If you’re a young male in this country, you’re so screwed. Take my word for it. Being a young person sucks because everyone has power over you. Even the security guards who’re supposed to guard you.
It all started with my turn to spin the bottle.
All evening we’d been playing Jenga, bowling on the XBox and blabbering stupid tongue twisters to get each other to drink a bit more. A bunch of my friends had joined me at my place in Manipal to enjoy a chilled-out weekend indoors – the alternative was to get shit-faced at Deetee, the coolest, dimmest fucking bar known to mankind.
But here I was at home – a young guy, wild and free, and with the stupid bottle pointing towards me. I charged up to perform whatever dare was thrown my way.
It was decided that I would jump into my building’s gorgeously lit pool, which I hadn’t used once since I’d moved in eight months ago.
I have lots of professional swimmer friends but I can’t swim at all – I’m shit scared of the water. Two of my friends who knew this came down with me to the apartment’s pool. I decided there and then that it was my time to shine.
Off went shirt, trousers and my fear. And then came the run-up that ended with a power bomb jump and curl and a 4ft-high splash!
In my alcoholic state, I found myself believing that the water and I could be friends. I heard my friends faintly cheering up from the fifth floor balcony, and whistles blowing. Except the latter sound had come from the apartment’s security guards, who weren’t pleased with my performance.
I looked up again at my friends and saw that the building’s association president, who lived in the flat right above me, was by now in his balcony and trying to figure out what the commotion was about.
At this point, I (who although in my twenties, cannot swim) decided to get better acquainted with the pool, and began to do laps by trying to dog paddle across that lovely space. But when the whistles got louder, I knew it was time to get out. I bid the waves fond farewell and looked for my clothes, only to realise that they’d disappeared, and I was left standing naked, save for the wet boxers clinging to my body.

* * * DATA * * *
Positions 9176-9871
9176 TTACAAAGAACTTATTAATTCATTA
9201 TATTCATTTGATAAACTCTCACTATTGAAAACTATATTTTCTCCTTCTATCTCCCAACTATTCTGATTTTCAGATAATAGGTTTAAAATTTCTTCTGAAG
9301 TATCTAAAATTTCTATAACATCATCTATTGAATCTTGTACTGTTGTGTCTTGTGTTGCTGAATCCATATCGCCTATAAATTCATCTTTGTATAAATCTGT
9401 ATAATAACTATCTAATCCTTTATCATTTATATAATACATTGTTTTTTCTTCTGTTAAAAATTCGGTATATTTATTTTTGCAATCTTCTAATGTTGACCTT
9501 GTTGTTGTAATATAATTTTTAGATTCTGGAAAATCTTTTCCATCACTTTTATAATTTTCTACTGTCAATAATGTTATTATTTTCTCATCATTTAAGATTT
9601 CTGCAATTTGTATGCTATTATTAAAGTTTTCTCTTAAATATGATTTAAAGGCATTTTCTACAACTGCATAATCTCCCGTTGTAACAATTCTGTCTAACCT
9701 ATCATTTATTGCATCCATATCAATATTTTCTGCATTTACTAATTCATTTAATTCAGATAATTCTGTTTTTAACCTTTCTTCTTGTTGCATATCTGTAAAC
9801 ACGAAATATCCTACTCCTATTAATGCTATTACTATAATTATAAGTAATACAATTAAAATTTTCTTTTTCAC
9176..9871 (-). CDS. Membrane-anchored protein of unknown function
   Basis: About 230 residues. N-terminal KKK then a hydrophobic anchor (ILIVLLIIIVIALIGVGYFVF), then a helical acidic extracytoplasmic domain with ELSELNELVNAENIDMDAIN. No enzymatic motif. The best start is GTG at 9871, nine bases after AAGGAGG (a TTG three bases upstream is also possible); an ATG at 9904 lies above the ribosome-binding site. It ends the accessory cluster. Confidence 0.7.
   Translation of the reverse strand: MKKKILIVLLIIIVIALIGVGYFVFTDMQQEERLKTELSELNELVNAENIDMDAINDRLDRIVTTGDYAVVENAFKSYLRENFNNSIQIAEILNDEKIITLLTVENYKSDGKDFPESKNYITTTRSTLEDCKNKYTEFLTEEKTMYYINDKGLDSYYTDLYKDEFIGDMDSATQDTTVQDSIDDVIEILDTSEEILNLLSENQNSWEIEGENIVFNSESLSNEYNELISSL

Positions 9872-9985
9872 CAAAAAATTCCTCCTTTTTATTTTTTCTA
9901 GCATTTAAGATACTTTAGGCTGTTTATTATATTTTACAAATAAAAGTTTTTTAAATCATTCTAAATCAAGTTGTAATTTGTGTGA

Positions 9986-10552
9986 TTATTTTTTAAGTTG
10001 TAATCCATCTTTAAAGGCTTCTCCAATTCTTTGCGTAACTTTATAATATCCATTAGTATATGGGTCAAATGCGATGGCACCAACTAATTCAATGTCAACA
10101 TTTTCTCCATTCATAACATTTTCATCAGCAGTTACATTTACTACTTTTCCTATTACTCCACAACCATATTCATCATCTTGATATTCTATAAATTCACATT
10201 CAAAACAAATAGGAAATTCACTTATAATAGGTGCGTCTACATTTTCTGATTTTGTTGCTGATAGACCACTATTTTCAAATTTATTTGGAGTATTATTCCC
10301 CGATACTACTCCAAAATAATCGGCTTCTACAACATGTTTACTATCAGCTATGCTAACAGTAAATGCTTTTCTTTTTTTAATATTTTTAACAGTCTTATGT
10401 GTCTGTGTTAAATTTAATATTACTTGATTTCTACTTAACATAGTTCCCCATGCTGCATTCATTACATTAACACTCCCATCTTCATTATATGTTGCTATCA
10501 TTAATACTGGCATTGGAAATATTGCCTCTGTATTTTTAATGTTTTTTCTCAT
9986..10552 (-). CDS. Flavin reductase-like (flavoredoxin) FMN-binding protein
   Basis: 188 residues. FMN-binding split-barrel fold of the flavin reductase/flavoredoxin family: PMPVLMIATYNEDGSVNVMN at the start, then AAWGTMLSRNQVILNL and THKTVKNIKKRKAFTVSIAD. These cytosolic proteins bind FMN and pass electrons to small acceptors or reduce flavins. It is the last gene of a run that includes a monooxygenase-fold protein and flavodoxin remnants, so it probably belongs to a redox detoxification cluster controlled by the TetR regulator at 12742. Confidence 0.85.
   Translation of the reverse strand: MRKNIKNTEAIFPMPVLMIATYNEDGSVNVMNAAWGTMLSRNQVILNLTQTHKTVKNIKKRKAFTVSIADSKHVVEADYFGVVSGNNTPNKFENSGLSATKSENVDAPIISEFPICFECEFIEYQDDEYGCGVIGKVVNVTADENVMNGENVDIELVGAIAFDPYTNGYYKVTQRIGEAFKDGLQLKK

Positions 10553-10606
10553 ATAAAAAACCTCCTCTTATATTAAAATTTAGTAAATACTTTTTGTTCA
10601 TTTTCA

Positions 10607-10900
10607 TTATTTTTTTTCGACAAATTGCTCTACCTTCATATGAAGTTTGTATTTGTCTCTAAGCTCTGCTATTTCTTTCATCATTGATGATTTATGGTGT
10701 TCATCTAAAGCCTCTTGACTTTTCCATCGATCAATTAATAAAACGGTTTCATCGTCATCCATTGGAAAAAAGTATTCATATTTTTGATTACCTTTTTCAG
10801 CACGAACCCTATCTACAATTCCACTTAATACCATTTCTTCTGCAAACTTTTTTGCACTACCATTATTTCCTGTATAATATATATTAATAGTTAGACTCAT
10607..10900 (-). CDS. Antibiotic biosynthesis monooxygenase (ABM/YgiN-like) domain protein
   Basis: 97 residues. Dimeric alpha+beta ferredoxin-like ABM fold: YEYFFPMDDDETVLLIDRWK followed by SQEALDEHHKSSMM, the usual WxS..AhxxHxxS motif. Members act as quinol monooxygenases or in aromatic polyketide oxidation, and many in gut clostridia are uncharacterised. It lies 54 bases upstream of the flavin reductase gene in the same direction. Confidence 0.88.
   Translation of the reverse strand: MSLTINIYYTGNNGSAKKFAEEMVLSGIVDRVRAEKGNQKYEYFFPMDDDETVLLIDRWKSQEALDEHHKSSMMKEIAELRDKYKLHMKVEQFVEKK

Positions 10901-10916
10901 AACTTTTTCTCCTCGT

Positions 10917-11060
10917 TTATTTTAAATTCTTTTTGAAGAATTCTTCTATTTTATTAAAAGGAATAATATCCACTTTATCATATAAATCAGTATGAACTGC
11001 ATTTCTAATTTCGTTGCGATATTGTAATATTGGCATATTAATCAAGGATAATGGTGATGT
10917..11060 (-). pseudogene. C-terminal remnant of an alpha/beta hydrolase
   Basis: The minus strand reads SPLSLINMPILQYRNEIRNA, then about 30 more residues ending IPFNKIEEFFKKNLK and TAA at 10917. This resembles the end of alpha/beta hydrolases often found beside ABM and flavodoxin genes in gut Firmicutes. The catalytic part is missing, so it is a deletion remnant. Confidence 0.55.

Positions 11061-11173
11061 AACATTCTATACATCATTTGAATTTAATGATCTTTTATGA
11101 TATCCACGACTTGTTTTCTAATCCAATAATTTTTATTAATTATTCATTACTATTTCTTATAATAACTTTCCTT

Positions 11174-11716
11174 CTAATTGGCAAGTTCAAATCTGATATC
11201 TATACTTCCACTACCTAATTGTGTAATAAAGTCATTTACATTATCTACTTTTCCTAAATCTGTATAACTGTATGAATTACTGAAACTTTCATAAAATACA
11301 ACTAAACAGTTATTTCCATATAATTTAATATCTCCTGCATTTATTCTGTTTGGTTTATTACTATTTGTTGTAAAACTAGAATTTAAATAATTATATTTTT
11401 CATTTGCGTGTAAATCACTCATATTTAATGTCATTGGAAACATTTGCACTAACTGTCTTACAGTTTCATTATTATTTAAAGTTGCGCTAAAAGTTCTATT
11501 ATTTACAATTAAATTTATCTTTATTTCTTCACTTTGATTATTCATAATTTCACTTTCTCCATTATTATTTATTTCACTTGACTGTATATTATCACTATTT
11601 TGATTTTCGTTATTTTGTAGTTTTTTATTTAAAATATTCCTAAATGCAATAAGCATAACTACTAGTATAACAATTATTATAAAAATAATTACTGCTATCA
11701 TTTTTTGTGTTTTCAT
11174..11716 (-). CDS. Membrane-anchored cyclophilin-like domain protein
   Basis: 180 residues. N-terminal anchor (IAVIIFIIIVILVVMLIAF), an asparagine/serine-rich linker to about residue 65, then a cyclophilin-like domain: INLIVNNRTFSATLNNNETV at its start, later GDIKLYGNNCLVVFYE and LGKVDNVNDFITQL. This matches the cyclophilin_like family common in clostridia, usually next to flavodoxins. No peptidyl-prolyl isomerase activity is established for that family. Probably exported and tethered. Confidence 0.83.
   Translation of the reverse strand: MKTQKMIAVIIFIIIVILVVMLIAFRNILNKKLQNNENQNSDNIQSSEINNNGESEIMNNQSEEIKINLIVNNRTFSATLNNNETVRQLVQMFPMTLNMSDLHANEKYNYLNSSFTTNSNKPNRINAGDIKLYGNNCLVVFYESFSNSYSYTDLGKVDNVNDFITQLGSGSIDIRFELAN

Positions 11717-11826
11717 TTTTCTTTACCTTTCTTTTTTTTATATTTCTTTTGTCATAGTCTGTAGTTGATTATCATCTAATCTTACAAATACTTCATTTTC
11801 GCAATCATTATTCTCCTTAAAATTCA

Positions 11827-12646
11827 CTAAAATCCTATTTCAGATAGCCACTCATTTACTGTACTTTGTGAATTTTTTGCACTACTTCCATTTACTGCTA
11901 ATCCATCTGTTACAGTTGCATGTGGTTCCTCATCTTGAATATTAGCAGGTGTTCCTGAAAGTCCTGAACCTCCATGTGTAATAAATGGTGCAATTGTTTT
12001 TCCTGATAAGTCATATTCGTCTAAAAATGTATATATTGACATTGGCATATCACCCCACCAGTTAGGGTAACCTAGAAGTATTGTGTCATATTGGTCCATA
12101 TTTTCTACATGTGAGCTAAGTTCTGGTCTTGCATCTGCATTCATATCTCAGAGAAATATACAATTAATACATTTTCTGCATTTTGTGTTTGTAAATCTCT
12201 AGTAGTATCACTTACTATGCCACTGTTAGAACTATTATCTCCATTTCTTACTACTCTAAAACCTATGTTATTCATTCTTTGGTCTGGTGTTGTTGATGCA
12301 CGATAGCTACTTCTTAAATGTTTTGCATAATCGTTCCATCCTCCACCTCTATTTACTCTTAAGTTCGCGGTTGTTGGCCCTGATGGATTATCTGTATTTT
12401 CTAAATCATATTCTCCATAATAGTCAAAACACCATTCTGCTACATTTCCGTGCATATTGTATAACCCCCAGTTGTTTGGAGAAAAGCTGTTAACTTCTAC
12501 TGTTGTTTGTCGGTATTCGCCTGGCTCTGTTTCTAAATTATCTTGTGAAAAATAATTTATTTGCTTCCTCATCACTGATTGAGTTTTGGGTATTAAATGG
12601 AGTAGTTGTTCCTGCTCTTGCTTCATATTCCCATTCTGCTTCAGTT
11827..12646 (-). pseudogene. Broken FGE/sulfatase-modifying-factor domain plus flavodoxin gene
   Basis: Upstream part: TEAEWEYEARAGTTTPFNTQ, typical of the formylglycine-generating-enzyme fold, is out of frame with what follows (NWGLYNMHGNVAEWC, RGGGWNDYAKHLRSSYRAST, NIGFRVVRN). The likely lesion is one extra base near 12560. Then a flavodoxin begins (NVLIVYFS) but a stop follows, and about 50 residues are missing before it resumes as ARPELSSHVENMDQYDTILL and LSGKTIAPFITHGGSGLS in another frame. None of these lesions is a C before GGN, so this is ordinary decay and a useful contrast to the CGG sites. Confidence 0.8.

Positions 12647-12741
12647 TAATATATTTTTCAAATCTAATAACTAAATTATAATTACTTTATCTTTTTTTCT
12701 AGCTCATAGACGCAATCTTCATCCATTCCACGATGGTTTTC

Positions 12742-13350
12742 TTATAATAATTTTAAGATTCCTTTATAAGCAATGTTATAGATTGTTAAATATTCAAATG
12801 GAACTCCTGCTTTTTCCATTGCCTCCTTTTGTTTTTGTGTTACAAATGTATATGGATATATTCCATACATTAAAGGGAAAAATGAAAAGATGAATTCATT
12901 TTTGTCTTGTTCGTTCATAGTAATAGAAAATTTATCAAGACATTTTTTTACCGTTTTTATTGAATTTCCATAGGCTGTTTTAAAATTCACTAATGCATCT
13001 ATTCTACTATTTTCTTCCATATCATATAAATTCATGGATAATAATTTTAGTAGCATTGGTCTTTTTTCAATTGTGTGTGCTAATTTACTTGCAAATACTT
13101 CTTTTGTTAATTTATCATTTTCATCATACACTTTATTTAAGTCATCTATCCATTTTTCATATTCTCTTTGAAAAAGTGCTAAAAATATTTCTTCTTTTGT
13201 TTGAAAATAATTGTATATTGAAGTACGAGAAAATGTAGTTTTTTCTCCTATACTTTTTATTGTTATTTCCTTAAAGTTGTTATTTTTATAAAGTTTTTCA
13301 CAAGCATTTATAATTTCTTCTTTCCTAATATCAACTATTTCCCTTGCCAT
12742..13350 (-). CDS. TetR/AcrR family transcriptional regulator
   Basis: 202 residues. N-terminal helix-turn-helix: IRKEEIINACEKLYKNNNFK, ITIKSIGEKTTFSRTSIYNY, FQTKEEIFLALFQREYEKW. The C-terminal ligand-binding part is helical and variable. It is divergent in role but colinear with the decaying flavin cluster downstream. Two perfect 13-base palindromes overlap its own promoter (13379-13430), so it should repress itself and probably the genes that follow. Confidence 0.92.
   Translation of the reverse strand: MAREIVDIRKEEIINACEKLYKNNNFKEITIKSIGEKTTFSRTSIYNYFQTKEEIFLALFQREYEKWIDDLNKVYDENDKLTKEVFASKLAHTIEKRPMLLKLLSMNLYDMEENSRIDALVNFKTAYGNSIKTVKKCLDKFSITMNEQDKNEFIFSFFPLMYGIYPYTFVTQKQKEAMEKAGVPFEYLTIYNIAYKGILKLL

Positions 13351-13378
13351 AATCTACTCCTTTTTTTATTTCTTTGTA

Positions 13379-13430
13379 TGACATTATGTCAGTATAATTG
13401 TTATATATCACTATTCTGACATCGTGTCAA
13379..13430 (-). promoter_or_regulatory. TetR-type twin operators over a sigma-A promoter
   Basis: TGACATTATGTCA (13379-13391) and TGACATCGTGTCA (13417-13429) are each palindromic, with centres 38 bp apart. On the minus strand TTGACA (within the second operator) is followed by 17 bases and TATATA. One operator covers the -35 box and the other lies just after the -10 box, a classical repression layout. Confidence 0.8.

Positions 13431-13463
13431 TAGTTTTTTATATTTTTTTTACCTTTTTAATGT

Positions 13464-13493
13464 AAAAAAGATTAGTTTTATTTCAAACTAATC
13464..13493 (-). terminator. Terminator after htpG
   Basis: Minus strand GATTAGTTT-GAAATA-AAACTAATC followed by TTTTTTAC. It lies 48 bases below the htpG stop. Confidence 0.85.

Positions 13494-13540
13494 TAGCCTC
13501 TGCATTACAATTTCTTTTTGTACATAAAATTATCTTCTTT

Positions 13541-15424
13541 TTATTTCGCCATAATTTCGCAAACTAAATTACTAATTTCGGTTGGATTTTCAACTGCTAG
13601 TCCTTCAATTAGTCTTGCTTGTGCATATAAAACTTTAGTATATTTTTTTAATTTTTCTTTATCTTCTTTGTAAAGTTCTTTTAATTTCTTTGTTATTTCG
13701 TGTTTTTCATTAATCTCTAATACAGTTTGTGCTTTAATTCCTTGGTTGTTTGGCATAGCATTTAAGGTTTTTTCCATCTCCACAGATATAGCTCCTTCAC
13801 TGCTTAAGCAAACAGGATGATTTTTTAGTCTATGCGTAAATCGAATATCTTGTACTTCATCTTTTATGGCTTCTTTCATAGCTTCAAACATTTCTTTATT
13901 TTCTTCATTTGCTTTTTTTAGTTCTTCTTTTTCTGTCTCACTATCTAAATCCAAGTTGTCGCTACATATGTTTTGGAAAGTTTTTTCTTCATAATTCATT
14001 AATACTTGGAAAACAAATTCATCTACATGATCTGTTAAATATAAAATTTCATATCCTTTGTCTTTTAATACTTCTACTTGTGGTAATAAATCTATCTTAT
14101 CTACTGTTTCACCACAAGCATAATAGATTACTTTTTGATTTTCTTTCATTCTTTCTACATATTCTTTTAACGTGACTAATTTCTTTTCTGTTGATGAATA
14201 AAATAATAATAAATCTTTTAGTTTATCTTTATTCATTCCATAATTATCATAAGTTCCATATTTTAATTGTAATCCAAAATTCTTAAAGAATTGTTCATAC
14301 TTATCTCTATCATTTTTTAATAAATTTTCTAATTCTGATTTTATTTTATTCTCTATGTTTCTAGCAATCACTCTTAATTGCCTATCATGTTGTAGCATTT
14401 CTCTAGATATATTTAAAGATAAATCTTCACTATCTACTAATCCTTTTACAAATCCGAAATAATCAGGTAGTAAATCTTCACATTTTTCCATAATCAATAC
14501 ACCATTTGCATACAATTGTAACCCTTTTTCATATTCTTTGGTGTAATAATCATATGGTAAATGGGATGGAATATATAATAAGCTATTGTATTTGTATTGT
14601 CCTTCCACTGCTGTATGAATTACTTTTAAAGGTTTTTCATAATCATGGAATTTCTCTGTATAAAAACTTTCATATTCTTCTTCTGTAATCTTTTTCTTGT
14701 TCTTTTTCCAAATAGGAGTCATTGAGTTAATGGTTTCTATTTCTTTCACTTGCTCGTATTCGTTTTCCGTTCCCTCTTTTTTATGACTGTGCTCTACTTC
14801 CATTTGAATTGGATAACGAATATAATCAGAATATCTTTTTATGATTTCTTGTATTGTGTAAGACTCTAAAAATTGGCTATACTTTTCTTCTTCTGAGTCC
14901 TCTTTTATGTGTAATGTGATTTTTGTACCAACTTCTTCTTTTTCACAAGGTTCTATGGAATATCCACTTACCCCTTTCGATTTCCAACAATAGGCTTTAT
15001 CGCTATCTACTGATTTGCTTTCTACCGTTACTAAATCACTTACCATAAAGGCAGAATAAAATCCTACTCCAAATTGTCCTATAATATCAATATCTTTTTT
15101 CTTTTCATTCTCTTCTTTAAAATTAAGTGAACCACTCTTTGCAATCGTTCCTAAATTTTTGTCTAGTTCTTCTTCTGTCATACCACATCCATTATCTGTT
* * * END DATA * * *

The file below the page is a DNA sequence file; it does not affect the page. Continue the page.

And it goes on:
It took me a few seconds to realize that the two friends who’d accompanied me had scooted with my clothes.
So? Well, I began to run…past CCTV cameras, past apartment residents and past whistle-blowing guards.
I thought I’d cleared that set of hurdles until I came to the last one: a junior guard. He looked down in judgement at my boxers and said, “The pool shuts at 9pm, you’re not supposed to be here!”
I apologised and said I didn’t know, this was the first time that I had ever used the pool. (It was 9.30pm.)
I went back up to my flat to find the building president shooing my friends out. He started to yell at one of them who tried to argue back by saying, “You can talk to us like normal people and we’ll understand!” but this old dude was trying to be all authoritative and all.
Now, it didn’t take much for that man to hate me: I’d been accused in the past of causing his floor and furniture to vibrate simply by turning on my kitchen exhaust fan. But when I arrived and the president saw me in my clingy boxers, let’s just say he tried hard not to explode.
I was given a last warning for causing trouble. From these same people who are supposed to help you against the world, not police you and your friends.
But it wasn’t over. Next, a senior security guard came and for no reason that I can fathom, lost his temper, shoved me around, and dragged me to the CCTV room where I was made to watch a replay of my glorious laps of the pool, my friends running off with my clothes, and my final escape. He acted like we’d done something hugely criminal.
Then he dragged me back, barged into the apartment without my permission and began to search it. Most of my friends had gone, but we found Louis pretending to be a statue in the middle of the living room and Mia locked in the bathroom. My tipsy attempt to convince him that these were the only friends who stayed behind failed miserably when he pointed at the shoe cabinet. Right next to it were Manav and Gaggy, who were pretending to blend into it.
The pompous security guard was drunk on power, and he proceeded to evict the rest of my friends from my own house.
In the end, I found myself facing a fine and copious amounts of humiliation. I couldn’t believe it. It was only 9.30pm, and what we did wasn’t such a big deal. I mean, it was my apartment after all, you know?
Living like this felt like living in prison – with everyone’s eyes always on you. All us young inmates would look sympathetic-suspicious at each other. The trouble is, the authorities don’t feel authoritative until they exert some authority, and there was no way they were going to let this opportunity slip. Their sense of authority was threatened by our subsequent arguing – and that’s really what moral policing is about. That’s what really hit the assholes in the balls.
I soon moved into a new apartment that my father had invested in. Money is power, and power is money. I know that’s sad but it’s true. Now nobody has some silly authority over me – money has given me more independence to be who I am. And all the aspiring social police? They can go shove it!
By Sid Verma